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Gender Power and Social Class: The Role of Women in James Fenimore Cooper's The Pathfinder, Homeward Bound, Home as Found, and The Ways of the Hour

Chuck Zeitvogel
(State University of New York College at Brockport)

Placed on line at Cooper Society Website, April 2005

© 2004
[may be downloaded and reproduced for personal or instructional use, or by libraries]

Originally published as a thesis submitted to the Department of English of the State University of New York at Brockport, in partial fulfillment of the requirements for the degree of Master of Arts, November 22, 2004, and reproduced here with the kind permission of the author.

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Abstract

This thesis deals with the role Cooper's female characters play in his novels of manners and social class. Though Cooper is best known for his Leatherstocking Tales and other novels of romantic adventure, he was also a critic of American society. Through his novels Cooper clearly illustrated what he believed were the proper gender roles for men and women. He also used his novels to show his frustration about changes in societal order. His writing was his way of coping with America's shift of power from the landed genteel class to the urban factory owner class.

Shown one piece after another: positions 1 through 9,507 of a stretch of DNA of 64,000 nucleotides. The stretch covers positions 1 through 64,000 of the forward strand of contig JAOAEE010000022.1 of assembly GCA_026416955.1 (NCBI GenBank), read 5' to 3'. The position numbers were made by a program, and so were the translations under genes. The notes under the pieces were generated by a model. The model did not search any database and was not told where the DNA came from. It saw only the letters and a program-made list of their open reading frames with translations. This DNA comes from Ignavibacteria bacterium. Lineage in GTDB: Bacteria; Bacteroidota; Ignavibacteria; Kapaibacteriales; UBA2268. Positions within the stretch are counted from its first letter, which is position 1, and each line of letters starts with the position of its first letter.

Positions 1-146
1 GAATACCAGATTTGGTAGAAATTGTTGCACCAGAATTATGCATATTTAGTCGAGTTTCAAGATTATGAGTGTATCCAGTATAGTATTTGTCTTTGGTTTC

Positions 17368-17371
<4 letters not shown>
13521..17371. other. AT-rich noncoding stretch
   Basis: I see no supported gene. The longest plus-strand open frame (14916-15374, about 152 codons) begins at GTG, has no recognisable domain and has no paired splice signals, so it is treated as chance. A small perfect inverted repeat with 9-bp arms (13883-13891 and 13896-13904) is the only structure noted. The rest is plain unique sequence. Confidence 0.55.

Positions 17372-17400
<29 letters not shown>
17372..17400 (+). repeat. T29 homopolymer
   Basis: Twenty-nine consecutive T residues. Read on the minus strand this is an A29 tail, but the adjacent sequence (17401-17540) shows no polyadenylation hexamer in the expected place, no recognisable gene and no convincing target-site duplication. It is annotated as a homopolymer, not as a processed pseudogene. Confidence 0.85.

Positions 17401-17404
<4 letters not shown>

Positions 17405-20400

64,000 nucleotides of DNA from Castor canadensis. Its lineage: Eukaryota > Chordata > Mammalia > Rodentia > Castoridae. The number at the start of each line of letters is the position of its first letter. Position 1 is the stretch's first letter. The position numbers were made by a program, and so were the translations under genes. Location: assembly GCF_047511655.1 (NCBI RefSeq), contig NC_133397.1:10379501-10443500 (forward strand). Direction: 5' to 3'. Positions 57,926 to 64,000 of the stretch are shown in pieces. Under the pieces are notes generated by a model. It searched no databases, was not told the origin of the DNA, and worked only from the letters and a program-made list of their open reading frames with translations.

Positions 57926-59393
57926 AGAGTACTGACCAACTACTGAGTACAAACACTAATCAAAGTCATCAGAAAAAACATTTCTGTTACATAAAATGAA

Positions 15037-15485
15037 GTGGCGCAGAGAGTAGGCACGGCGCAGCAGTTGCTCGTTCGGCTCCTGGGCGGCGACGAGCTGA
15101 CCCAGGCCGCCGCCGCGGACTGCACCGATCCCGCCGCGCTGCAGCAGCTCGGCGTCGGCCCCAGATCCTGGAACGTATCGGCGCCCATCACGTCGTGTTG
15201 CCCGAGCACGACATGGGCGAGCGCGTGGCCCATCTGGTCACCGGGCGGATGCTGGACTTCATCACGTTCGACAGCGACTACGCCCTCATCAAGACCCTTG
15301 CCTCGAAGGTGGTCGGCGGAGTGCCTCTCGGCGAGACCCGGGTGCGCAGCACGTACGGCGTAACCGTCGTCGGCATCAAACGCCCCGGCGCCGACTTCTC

This thesis incorporates four of Cooper's lesser studied novels: The Pathfinder, Homeward Bound, Home as Found, and The Ways of the Hours. In each of these novels Cooper uses gender roles and social class to express his views of the ideal American society. The gender roles Cooper establishes are clear. Female characters are only allowed to wield power in small enclosed spaces, or in life or death situations. Occasionally Cooper may grant female characters more power, but only if they are away from society, in the wilderness for example, or when there is no chance of them usurping power from men. Male characters, on the other hand, control all social spaces and political power.

Although many scholars either attack Cooper's novels of social criticism, calling them the rants of a bitter man, or ignore them altogether, this is a gross injustice. Cooper was not a bitter man. He was a man living through a time of social change. Unfortunately he was not ready or able to cope with those changes. His novels are his attempt to cope with social change as best he could.


Dedicated to four very important people

Acknowledgements

The author would like to acknowledge the efforts of the following people without whom I would never have finished writing this thesis.


Table of Contents

[{page numbers} from original thesis]


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Chapter 1

Cooper Studies: Past & Present